&fSave, // State of save check box
CREDUI_FLAGS_GENERIC_CREDENTIALS | // flags
// TODO: Put code that uses the credentials here.
// When you have finished using the credentials, erase them from memory.
Changing Privileges in a Token
You can change the privileges in either a primary or an impersonation token in two ways:
AdjustTokenPrivileges() cannot add or remove privileges from the token. It can only enable existing privileges that are currently disabled or disable existing privileges that are currently enabled. CreateRestrictedToken() has more extensive capabilities as follows:
Removing a privilege. Note that removing a privilege is not the same as disabling one. After a privilege is removed from a token, it cannot be put back.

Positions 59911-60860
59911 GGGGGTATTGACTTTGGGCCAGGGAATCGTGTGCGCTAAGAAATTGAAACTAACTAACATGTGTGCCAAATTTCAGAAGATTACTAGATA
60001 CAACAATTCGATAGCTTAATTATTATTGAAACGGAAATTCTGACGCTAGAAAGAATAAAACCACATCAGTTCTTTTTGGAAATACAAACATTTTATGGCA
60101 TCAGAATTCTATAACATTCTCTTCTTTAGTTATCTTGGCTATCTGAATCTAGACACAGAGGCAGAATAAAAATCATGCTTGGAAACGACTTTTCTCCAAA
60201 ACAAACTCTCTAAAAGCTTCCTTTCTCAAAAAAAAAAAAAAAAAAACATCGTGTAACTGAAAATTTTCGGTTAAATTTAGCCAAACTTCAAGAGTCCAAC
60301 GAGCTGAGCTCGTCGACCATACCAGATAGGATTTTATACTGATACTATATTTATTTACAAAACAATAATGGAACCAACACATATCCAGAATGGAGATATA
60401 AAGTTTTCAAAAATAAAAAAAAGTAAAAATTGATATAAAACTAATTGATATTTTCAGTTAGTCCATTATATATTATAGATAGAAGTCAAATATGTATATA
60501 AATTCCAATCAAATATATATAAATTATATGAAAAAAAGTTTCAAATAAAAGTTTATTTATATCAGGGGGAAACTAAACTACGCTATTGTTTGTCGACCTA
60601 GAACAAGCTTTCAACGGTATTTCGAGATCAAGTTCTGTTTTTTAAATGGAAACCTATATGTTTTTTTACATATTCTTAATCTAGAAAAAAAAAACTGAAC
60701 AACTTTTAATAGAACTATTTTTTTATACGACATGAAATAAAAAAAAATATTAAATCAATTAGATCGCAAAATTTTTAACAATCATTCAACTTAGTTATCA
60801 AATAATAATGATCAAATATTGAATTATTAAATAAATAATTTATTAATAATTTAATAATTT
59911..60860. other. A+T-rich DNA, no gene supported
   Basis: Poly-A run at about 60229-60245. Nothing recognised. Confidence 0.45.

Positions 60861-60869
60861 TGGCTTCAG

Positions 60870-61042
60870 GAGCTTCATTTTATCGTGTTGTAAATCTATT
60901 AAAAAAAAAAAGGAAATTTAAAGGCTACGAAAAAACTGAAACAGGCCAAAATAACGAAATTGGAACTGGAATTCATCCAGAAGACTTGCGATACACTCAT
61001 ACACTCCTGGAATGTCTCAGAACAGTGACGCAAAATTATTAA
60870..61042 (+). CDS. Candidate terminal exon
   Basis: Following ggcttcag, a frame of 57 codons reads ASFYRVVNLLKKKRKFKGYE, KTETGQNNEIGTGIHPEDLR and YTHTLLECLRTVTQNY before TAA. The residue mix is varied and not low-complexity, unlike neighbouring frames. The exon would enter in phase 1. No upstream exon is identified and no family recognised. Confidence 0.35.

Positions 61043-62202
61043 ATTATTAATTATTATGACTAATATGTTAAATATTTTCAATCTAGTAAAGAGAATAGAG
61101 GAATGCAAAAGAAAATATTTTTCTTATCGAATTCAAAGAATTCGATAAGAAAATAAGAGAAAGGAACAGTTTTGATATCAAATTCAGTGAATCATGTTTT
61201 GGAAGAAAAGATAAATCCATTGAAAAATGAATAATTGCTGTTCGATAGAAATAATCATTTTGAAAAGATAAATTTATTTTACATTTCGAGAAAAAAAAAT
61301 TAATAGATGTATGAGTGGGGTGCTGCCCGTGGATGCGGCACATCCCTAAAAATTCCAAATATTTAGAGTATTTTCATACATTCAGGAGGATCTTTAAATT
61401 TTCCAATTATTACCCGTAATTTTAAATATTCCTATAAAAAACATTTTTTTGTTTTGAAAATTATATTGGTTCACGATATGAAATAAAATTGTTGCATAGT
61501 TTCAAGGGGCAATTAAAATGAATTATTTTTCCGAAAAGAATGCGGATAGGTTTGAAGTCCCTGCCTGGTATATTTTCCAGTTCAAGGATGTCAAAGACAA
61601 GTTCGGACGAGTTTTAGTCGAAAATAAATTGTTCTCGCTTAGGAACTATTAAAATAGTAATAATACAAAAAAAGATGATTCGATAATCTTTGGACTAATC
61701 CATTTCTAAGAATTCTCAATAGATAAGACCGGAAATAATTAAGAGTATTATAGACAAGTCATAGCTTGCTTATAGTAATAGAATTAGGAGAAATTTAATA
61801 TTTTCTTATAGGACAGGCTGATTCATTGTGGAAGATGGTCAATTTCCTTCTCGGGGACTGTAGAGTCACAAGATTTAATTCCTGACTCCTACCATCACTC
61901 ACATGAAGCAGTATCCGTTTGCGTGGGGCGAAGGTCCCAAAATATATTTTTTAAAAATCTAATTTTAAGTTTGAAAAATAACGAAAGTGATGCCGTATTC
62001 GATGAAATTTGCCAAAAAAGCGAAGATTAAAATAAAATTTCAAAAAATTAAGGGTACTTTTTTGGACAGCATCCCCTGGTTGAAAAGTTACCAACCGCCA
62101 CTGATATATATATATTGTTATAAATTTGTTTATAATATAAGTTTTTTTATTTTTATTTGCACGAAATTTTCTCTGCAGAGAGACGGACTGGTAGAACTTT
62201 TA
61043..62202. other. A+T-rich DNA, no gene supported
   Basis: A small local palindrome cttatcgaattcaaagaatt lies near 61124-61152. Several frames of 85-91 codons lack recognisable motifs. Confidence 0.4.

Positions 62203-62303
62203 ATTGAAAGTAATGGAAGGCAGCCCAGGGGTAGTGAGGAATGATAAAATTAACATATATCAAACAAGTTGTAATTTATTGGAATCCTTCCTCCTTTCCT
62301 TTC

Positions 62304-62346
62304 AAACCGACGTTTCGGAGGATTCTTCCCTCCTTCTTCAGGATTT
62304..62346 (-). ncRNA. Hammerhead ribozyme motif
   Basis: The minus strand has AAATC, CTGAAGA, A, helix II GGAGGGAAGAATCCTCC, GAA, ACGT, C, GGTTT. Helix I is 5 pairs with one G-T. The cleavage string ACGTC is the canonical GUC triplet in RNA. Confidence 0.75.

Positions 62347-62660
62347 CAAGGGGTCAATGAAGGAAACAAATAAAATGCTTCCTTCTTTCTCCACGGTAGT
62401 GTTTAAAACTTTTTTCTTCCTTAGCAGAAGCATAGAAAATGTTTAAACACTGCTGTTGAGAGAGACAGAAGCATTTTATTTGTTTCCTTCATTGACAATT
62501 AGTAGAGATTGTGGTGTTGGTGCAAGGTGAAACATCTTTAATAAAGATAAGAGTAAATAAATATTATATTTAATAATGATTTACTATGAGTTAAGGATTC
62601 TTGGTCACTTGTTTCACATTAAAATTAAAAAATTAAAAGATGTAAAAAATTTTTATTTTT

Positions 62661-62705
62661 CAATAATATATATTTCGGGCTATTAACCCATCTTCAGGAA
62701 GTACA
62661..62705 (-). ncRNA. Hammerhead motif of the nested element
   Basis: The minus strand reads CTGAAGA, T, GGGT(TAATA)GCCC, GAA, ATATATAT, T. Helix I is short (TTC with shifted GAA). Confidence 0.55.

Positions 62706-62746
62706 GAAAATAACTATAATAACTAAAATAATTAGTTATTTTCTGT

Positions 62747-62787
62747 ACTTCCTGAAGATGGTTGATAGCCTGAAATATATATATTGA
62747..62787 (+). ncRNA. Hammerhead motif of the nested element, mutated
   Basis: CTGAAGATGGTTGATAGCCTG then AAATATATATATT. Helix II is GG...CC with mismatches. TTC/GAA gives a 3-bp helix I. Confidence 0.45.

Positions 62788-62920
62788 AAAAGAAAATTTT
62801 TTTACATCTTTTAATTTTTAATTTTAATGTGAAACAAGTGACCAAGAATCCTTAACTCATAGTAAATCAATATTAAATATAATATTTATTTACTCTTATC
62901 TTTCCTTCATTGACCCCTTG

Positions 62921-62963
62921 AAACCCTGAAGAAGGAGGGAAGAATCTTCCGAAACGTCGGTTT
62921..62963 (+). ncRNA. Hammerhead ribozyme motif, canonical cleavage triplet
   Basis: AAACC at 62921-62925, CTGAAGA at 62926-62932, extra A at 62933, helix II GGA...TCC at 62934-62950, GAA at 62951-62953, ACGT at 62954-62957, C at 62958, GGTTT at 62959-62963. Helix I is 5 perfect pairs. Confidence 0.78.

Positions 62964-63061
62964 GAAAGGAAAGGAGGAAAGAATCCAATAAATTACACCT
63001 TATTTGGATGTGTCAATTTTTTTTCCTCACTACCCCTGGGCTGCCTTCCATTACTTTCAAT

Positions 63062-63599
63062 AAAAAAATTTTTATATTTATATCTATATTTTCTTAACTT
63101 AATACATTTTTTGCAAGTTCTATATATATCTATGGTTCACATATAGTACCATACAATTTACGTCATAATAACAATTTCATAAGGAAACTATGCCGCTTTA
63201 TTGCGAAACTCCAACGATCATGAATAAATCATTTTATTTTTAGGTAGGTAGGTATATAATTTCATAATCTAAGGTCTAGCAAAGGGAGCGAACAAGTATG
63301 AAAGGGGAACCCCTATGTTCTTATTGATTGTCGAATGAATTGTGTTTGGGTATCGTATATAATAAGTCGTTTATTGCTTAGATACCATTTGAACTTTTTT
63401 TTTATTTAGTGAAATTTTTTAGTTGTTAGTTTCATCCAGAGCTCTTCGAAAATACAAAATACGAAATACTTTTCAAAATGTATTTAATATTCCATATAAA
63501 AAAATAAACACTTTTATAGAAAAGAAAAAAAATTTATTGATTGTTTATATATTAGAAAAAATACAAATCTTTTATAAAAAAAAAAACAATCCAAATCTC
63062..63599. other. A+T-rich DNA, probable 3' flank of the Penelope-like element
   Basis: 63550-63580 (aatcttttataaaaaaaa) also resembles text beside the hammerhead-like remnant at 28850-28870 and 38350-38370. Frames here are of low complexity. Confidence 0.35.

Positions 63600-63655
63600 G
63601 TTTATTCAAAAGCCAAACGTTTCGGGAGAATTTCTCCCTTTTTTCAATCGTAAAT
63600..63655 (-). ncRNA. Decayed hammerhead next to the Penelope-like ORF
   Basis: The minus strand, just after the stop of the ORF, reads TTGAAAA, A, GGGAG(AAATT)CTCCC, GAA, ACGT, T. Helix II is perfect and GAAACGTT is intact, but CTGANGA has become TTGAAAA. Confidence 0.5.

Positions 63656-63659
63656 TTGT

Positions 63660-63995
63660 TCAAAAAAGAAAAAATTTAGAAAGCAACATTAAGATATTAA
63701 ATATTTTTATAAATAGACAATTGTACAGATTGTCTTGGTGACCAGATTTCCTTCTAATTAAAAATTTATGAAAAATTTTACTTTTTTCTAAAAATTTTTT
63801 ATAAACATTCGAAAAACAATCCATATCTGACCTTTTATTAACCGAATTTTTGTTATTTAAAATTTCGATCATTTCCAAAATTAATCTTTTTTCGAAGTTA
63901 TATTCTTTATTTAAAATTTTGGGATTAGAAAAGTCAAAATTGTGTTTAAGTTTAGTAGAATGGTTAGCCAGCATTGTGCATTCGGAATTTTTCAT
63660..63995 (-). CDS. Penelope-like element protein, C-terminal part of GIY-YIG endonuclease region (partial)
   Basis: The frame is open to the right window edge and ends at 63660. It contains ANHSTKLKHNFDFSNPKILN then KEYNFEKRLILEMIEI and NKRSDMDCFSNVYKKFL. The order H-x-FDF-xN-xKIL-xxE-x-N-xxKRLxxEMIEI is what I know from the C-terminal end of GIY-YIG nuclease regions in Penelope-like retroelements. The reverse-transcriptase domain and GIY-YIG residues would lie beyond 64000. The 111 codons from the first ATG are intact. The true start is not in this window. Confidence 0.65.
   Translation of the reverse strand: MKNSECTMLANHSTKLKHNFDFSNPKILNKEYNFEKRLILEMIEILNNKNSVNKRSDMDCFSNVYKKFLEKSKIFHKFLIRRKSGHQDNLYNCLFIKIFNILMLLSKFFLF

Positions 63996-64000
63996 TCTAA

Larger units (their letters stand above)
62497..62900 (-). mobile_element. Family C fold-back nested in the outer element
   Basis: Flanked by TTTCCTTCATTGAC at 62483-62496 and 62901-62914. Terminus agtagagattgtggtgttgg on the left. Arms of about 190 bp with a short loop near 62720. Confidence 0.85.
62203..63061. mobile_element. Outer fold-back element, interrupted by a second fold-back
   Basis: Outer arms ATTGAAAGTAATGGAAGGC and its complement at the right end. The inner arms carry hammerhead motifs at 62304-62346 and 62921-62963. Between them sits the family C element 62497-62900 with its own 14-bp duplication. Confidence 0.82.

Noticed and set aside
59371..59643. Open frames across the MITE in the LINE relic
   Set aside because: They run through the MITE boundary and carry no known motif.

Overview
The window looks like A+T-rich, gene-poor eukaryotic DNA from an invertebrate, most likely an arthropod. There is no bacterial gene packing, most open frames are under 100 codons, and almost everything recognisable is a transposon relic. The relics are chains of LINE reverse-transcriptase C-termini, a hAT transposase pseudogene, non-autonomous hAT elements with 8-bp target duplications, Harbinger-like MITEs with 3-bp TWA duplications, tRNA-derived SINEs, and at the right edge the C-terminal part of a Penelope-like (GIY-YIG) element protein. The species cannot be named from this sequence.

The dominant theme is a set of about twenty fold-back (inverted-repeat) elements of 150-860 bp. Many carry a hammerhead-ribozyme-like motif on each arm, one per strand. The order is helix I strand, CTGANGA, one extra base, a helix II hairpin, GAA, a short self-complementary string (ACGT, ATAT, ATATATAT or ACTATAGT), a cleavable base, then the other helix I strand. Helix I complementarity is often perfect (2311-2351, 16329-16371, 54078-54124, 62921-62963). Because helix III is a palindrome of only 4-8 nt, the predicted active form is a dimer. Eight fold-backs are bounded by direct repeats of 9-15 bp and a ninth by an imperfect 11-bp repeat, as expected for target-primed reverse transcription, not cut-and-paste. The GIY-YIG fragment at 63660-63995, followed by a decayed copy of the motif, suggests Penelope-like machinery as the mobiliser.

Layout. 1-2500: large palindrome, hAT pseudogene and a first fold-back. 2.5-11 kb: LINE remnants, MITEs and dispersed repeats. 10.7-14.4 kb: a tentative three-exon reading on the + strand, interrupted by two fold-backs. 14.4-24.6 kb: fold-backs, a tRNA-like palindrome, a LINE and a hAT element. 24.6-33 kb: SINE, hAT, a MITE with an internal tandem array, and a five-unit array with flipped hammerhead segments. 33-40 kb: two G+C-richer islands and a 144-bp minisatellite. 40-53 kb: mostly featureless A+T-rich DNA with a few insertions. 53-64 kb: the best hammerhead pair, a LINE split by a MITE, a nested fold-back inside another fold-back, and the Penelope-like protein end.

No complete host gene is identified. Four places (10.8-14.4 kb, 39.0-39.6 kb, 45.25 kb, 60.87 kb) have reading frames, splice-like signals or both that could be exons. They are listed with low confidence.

Attaching the deny-only attribute to SIDs in the token. This has the effect of disallowing specific groups or accounts, for example, denying the Everyone group delete access to a particular file.
Specifying a list of restricting SIDs in the token.
Enabling and Disabling Privileges
Enabling a privilege in an access token allows the process to perform system-level actions that it could not previously. Your application should thoroughly verify that the privilege is appropriate to the type of account, especially for the following powerful privileges:
Privilege constant (string)
Replace a process level token.
Backup files and directories.
Adjust memory quotas for a process.
Act as part of the operating system.
Before enabling any of these potentially dangerous privileges, determine that functions or operations in your code actually require the privileges. For example, very few functions in the operating system actually require theSeTchPrivilege.